Gardening for Wildlife
(Grand Forks, B.C. Canada)
Speyeria cybele, the Great Spangled Fritillary
Using a unique approach to gardening to attract wildlife, my system includes a lot of what I call 'cogitating'.
Although it might look to the outsider like I'm sleeping on the job, I'm actually doing a whole lot of observing and researching.
To see the wildlife you want to attract, it's essential to stay really still, waiting for them to lose their wariness and approach.
Some of the wildlife I see in my garden are birds, both those that only come during nesting season, to court their mates and raise a batch of youngsters, and year round residents.
The migratory songbirds are varied; they range from tiny warblers, to larger birds like western tanagers, varied thrushes and American robins.
Once the ground starts to open up, and buds on the trees burst, my garden becomes a frenzy of activity. If I sit still for a few minutes, once the hush is over, then I'll see many of these shy creatures approach the pond, and if the waterfall is running, they quite often lose their fear and have a splash in the basin.
As the spring winds up into summer, I'll see snakes of several different species, fence lizards, Northern Alligator Lizards, Spotted Salamanders and many Pacific tree frogs.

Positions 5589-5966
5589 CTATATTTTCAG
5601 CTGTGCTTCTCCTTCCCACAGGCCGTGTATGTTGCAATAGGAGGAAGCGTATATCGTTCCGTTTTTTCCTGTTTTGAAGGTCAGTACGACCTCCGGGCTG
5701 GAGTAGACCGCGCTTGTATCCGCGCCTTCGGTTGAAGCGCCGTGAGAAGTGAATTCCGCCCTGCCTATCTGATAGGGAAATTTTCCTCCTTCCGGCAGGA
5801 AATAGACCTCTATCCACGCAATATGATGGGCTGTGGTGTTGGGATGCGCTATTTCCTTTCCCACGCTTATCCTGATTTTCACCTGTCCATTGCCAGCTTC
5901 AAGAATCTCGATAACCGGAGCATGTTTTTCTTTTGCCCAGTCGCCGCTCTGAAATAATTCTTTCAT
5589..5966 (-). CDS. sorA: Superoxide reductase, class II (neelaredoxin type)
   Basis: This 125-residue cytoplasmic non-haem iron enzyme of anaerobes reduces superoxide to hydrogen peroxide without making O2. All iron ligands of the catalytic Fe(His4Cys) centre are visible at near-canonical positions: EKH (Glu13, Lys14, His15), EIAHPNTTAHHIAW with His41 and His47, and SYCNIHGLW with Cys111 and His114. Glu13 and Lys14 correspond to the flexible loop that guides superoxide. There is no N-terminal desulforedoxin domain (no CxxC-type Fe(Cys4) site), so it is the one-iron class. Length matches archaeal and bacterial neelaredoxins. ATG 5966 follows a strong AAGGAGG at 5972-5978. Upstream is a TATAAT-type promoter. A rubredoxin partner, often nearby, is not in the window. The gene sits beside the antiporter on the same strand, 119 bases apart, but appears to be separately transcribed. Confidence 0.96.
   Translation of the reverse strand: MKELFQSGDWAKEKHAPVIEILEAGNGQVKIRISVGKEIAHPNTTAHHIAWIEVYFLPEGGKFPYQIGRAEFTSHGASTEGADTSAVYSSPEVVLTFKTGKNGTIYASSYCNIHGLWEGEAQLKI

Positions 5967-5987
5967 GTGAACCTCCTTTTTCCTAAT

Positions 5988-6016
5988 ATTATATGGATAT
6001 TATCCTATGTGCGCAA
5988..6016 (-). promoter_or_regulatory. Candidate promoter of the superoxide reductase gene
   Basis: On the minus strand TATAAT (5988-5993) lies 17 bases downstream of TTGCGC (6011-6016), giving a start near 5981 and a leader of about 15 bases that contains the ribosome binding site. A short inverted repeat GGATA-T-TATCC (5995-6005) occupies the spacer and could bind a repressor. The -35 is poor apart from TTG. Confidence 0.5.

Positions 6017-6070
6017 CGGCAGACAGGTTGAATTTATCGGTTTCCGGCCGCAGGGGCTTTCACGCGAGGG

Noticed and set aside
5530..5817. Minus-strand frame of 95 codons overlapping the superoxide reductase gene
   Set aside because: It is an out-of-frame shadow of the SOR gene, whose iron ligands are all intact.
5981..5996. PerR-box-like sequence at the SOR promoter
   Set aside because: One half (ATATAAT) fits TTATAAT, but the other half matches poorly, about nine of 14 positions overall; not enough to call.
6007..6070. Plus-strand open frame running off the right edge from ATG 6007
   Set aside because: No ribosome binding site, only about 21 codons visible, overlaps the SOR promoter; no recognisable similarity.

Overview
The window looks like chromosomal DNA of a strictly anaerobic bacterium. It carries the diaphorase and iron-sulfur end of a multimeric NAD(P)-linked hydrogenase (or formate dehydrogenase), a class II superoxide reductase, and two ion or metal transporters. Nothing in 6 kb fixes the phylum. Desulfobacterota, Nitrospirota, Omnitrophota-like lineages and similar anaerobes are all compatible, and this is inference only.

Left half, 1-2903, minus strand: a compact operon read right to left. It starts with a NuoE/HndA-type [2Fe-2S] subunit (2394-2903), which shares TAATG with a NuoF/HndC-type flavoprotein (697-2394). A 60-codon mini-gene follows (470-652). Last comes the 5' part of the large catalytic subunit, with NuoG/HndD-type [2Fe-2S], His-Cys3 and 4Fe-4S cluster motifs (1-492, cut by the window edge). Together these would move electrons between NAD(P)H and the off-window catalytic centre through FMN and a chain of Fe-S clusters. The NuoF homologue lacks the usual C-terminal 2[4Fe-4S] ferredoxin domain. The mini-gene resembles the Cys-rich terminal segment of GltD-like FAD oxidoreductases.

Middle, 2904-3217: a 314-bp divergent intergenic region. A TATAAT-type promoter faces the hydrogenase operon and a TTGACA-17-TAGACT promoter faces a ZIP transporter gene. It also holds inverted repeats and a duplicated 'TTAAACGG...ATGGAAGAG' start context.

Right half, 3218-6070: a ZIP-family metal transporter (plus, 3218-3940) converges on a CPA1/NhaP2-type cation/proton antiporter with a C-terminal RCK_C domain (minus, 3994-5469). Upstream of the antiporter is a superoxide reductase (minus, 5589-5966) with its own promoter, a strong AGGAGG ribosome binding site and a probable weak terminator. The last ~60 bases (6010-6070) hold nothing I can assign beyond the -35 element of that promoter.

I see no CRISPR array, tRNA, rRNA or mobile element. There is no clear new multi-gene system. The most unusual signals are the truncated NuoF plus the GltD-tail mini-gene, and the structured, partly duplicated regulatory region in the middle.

Later, into July and August, the butterflies start to hatch from their chrysalises, and I'll first of all see Mourning Cloaks (they overwinter as adults), several forms of large fritillaries, three or four types of Swallowtails and many others.
The most popular plants in my garden that attract these are the species and varieties of Sedum that I plant as stock to take cuttings from.
Other plants they love are Stachys lanata, the Lambs Ears, and many other hardy perennials.
I'm hooked on gardening for myself, and if I can provide a habitat where the little creatures feel at home too, that's even better. The depth and breadth of my garden only increases the more bio-diversity I have.